An order of a state public service commission requiring an
interstate railroad to detour two of its through passenger trains
from its main line over a branch for the benefit of a small city
already adequately served by local connecting trains held
void as an undue burden on interstate commerce. P. 254 U. S.
277 Mo. 264 reversed.
The case is stated in the opinion.
MR. JUSTICE McREYNOLDS delivered the opinion of the Court.
Plaintiff in error's main line extends from St. Louis to Memphis
-- 305 miles. As originally constructed, it turned sharply
southeastward at Hayti, Missouri -- 220 miles from St. Louis -- ran
thence seven miles to Caruthersville, a city of 4,000 people,
thence southwestward nine miles to Grassy Bayou, and thence south.
A "cut-off" between Hayti and Grassy Bayou -- six miles -- became
part of the main line in 1904, and thereafter through freight and
night passenger trains passed that way. The through day passenger
trains -- Nos. 801 and 802 -- continued to
Page 254 U. S. 536
move along the old line until August, 1913, when they were
routed over the "cut-off." At the same time, two new daily
passenger trains were put on and operated between Blytheville,
Arkansas, and Cape Girardeau, Missouri, by way of
The Missouri Public Service Commission directed the railway
company to restore trains 801 and 802 to the route followed prior
to 1913, and the state supreme court approved this action. We are
asked to declare the order invalid because it unduly burdens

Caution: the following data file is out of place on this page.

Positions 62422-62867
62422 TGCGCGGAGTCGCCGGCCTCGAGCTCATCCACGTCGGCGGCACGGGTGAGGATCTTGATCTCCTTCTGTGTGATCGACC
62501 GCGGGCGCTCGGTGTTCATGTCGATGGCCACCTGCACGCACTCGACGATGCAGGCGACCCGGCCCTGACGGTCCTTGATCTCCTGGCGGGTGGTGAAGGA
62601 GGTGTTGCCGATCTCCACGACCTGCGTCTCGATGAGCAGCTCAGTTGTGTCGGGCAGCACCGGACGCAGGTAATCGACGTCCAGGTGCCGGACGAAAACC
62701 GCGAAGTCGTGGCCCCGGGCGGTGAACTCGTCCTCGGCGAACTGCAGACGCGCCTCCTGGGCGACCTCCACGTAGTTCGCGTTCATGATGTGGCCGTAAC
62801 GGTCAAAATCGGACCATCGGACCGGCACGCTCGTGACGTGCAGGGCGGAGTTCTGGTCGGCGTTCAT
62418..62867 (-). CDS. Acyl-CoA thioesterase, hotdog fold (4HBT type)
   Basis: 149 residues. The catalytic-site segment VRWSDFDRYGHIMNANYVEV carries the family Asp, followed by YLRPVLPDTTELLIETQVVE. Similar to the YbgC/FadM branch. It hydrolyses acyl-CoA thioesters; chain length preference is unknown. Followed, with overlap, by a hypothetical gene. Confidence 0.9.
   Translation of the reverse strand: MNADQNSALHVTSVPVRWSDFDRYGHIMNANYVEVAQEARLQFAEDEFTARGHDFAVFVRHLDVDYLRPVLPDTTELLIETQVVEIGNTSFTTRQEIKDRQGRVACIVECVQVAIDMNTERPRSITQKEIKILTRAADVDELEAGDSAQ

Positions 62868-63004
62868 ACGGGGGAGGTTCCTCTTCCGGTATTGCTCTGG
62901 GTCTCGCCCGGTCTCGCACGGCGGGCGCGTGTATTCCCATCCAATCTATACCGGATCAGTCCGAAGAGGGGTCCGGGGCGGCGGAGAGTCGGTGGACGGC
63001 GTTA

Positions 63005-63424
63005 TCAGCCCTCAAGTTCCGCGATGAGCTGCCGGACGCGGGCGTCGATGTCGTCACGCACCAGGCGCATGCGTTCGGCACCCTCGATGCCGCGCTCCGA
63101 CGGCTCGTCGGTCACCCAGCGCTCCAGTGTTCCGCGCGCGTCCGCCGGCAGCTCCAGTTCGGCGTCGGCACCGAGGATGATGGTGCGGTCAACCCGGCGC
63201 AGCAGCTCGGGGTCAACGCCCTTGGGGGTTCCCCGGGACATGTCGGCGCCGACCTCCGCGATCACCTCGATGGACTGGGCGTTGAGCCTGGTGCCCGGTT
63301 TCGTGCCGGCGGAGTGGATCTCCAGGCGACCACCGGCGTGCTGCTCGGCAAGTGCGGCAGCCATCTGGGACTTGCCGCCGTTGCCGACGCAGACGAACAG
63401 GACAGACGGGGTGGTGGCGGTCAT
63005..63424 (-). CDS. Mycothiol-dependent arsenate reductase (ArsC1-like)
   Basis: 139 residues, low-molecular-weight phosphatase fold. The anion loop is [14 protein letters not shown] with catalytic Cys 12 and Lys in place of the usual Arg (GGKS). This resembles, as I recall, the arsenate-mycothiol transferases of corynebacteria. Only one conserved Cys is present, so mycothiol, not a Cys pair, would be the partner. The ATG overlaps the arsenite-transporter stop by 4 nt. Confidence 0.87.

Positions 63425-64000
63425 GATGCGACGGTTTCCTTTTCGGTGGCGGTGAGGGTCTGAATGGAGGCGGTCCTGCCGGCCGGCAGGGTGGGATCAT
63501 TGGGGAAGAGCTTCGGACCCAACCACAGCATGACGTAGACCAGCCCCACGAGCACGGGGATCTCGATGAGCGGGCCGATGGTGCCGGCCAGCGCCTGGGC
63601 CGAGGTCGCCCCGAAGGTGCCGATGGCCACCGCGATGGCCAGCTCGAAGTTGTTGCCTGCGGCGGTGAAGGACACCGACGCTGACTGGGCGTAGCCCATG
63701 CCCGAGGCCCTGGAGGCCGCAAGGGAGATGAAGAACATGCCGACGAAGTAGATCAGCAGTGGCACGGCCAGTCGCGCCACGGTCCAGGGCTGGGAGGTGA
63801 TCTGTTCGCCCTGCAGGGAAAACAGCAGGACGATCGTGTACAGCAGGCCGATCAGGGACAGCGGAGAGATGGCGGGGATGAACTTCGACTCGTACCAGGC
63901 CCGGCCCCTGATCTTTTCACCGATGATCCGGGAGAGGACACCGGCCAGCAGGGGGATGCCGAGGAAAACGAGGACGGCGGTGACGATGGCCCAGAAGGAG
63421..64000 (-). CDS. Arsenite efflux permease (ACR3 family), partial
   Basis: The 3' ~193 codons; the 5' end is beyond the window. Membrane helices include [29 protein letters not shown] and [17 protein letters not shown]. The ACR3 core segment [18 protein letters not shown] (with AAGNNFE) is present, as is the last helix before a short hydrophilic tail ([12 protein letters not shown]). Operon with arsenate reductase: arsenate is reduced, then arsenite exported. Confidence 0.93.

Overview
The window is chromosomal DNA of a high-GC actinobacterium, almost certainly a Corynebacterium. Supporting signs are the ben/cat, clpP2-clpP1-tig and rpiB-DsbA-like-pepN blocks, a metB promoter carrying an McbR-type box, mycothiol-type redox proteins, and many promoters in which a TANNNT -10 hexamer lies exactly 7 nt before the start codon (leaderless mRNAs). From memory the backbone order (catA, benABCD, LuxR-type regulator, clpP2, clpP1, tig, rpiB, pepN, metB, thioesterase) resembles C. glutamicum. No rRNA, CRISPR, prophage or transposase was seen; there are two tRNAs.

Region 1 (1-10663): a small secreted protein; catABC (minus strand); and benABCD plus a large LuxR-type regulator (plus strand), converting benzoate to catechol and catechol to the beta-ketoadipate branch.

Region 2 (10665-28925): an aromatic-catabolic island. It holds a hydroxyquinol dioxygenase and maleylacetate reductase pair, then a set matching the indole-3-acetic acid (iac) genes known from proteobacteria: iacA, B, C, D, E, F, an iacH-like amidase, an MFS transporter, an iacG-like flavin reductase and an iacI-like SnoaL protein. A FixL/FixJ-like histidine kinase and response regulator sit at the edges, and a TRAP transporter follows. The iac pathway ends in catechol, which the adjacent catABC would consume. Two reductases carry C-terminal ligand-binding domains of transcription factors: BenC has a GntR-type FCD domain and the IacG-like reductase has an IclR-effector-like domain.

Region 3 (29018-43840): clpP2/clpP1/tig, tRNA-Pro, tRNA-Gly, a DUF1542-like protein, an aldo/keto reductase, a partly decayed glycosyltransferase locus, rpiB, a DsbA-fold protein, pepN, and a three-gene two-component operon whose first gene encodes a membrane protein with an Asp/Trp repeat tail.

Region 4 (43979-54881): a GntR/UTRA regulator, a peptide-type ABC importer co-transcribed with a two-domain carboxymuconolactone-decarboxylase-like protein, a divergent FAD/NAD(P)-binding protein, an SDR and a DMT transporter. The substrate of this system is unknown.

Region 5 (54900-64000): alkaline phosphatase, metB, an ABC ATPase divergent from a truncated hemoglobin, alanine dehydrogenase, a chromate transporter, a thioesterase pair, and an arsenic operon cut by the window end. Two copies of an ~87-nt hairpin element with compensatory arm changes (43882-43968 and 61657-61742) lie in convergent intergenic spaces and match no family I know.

interstate commerce. The point is well taken.
Fourteen local daily passenger trains move in and out of
Caruthersville -- seven each way. Some of these make close
connections with all through trains at Hayti. These locals do not
carry equipment of the highest class, but apparently they afford
fair facilities for reaching and leaving Caruthersville without
serious delay or great inconvenience. If deficient in schedule or
equipment, there is an easy remedy by means other than detours of
the through trains.
The applicable general doctrine has been often considered, and
in Chicago, Burlington & Quincy Ry. Co. v. Wisconsin R. Co.
Commission, 237 U. S. 220
237 U. S. 226
this Court said:
"In reviewing the decision, we may start with certain principles
as established: (1) it is competent for a state to require adequate
local facilities, even to the stoppage of interstate trains or the
rearrangement of their schedules; (2) such facilities existing --
that is, the local conditions being adequately met -- the
obligation of the railroad is performed, and the stoppage of
interstate trains becomes an improper and illegal interference with
interstate commerce; (3) and this whether the interference be
directly by the legislature or by its command through the orders of
an administrative body; (4) the fact of local facilities this Court
may determine, such fact being necessarily involved
Page 254 U. S. 537
in the determination of the federal question whether an order
concerning an interstate train does or does not directly regulate
interstate commerce by imposing an arbitrary requirement.
Gladson v. Minnesota, 166 U. S. 427
; Lake Shore R.
Co. v. Ohio, 173 U. S. 285
Coast Line v. Nor. Car. Corp. Comm'n, 206 U. S. 1
Mo. P. Ry. v. Kansas, 216 U. S. 262
etc., Ry. v. Illinois, 177 U. S. 514
R. Co. Comm'n v. Ill. Cent. R. Co., 203 U. S.
; Atlantic Coast Line v. Wharton,
207 U. S.
Considering the facts disclosed, we think it plain that the
fourteen local passenger trains meet the reasonable requirements of
Caruthersville, and that the commission's order unduly burdens
interstate commerce. Compliance with it would require the railway
to maintain sixteen more miles of track at the high standard
essential for the through trains, and to move the latter ten miles
further, with consequent delay and inconveniences all along the
line. The burden certainly would not be less serious than those
which were condemned in some if not all of the causes above
The judgment of the court below must be reversed, and the cause
remanded for further proceedings not inconsistent with this
MR. JUSTICE PITNEY and MR. JUSTICE CLARKE dissent.